New Delhi, Nov 6, 2015, (PTI): Disfigured beyond recognition in a terrible acid attack, 26-year-old Laxmi who goes by a single name has now turned a mother with her partner, a social activist who works for the welfare of acid attack victims.
Laxmi has given her seven-month-old daughter the adorable name ‘Pihu’ and the baby like her mother will also sport a single name.
For somebody who has been confronted with stares and often times with hostility whenever she appeared in public, finding love and a soulmate seemed to be a hopeless task right up to the time until she met Aloke Dixit, 28, with whom she now runs the Stop Acid Attack Campaign.
The couple, who have been living in together say they wanted some time to introduce their baby to the world.
“For the initial 6 to 7 months we needed time for the baby and also for us. We wanted to relax. Also, because of our busy schedule we were not able to bring ‘Pihu’ in front of the world. But we finally thought of introducing her to others,”
Laxmi, was attacked with acid in 2005 in a busy marketplace when she was only 16-years-old by a man more than twice her age, whose advances she rejected.
Dixit says the decision to not get married was mutual and so also was the decision to not introduce their child in public immediately after her birth.
“Laxmi had also gone through a lot of tragedies. She had lost her father and her younger brother very recently. So we did not want people to bombard her with questions and that’s why we kept quiet,” says Dixit.
Stating that he does not believe in the institution of marriage, Dixit says that the duo do not intend to get married and would continue with their relationship like earlier.
“We do not intend to get married because I do not believe in the institution of marriage. I believe that two people do not need a certificate to remain together in the society. So in the beginning itself we had decided that we are not getting married and would stay together in a live-in relationship, says Dixit.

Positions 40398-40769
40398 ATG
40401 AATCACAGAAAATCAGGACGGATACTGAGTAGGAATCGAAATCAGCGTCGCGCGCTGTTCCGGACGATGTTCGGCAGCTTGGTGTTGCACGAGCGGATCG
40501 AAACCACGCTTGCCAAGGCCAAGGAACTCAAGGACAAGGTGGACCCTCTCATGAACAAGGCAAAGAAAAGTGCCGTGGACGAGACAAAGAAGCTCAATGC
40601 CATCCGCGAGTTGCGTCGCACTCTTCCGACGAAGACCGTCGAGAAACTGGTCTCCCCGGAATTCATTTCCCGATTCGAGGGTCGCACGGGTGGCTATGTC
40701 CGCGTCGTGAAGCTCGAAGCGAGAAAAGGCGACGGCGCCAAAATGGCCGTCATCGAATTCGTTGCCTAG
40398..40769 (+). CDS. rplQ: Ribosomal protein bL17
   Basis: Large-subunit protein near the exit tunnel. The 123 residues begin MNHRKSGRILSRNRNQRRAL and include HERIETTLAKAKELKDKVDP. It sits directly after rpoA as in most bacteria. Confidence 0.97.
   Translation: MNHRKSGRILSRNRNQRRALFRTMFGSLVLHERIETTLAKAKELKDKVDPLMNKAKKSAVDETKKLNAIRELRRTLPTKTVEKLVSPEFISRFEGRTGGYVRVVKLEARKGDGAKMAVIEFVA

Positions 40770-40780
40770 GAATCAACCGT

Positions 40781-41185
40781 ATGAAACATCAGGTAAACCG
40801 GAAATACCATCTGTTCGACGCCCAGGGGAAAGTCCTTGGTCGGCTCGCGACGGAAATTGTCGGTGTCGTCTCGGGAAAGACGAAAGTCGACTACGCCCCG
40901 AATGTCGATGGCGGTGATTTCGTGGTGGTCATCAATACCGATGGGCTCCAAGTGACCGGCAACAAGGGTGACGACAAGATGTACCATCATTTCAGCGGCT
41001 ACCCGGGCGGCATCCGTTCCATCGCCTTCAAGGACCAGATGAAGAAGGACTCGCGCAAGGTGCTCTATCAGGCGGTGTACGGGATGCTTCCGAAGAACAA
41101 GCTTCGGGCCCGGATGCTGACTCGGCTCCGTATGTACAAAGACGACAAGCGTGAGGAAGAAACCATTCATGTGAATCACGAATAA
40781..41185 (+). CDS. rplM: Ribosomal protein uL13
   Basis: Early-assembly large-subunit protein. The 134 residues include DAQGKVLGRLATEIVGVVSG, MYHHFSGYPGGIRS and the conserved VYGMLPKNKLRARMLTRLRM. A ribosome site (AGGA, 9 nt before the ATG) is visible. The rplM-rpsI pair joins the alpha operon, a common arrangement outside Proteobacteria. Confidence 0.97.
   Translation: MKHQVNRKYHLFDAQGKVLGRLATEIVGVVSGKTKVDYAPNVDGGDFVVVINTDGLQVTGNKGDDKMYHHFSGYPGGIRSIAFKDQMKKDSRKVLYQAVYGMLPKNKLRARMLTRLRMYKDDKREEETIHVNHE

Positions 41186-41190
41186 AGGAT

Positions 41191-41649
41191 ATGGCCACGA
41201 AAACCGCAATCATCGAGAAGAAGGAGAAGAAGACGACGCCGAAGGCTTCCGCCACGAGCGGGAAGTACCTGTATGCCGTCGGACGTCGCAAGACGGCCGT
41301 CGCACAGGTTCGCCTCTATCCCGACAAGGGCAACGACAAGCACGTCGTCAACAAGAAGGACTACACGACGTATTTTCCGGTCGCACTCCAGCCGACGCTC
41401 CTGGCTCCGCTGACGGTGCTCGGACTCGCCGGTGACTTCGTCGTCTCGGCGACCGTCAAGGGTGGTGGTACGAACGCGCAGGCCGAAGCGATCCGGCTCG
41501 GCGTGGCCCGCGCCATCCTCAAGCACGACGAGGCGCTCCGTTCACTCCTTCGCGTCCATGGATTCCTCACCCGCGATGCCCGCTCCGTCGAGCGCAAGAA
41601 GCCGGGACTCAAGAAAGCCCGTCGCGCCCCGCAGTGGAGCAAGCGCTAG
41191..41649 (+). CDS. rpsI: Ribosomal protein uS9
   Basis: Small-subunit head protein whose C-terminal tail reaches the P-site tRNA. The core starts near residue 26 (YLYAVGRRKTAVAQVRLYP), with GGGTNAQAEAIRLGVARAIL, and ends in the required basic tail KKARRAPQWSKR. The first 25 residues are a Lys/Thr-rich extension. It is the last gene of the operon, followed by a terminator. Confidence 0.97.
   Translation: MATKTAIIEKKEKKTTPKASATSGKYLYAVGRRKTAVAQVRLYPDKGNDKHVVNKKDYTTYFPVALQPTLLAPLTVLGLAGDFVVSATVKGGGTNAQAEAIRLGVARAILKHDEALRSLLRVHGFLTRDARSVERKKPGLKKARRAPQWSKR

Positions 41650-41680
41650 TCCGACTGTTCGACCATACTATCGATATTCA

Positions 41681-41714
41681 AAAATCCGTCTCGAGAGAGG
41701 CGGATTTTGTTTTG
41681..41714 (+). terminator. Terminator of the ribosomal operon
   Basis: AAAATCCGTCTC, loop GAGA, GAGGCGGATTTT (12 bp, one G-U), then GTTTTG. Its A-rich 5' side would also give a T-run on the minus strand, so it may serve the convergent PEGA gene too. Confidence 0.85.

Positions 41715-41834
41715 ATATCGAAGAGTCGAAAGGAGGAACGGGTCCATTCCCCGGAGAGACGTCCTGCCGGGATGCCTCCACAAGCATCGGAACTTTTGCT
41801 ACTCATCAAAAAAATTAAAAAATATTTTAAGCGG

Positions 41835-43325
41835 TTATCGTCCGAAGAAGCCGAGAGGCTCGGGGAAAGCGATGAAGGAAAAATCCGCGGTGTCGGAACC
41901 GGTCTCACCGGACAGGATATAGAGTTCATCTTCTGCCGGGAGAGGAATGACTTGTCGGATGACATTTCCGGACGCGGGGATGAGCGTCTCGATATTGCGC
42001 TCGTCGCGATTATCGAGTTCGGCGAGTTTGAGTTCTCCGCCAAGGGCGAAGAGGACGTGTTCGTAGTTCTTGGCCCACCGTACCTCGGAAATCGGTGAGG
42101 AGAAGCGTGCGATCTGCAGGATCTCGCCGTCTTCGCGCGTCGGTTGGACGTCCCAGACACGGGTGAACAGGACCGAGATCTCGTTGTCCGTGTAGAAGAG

Born in March, Pihu accompanies her mother everywhere and spends most of her time at the NGO Chaanv, the office of the Stop Acid Attack.
“Pihu does not have a surname, neither would she have one. We encountered a few problems while making the birth certificate but ultimately it has the name of both the mother and father because both of us are together,” says Laxmi.
Hailing from a conservative family, Dixit says he had to face many problems in convincing his parents about the arrangement and that in the end love triumphed.
“I come from a very conservative family and it has not been easy for me to explain my parents about our relationship. My parents are exactly opposite to us. But gradually they have started accepting, though they fully do not approve of the relationship,” says Dixit.
Laxmi recalls that she was very weak when she learnt about her pregnancy. Having undergone several operations to reduce the intensity of the burns Laxmi says he was advised to take proper care of herself along with the child in her womb.
But, says Laxmi there was always an underlying fear about her daughter’s response to her appearance.
“I was scared and often used to ask Alok about what would happen if Pihu became scared after seeing my face. But Alok would always support and reassure me,” says Laxmi.
Dixit sees in Pihu a ray of hope and encouragement to take their campaign forward.
“I always wanted to reform the education system and had I not been associated with Stop Acid Attack (SAA), I would have been working in the education sector.
“I run a campaign and now that Pihu is here we have got yet another reason to take this campaign forward,” says Dixit.
Laxmi had won the International Women of Courage Award in 2014, which was given to her by US First Lady Michelle Obama for her campaign to put an end to acid attacks against women in India.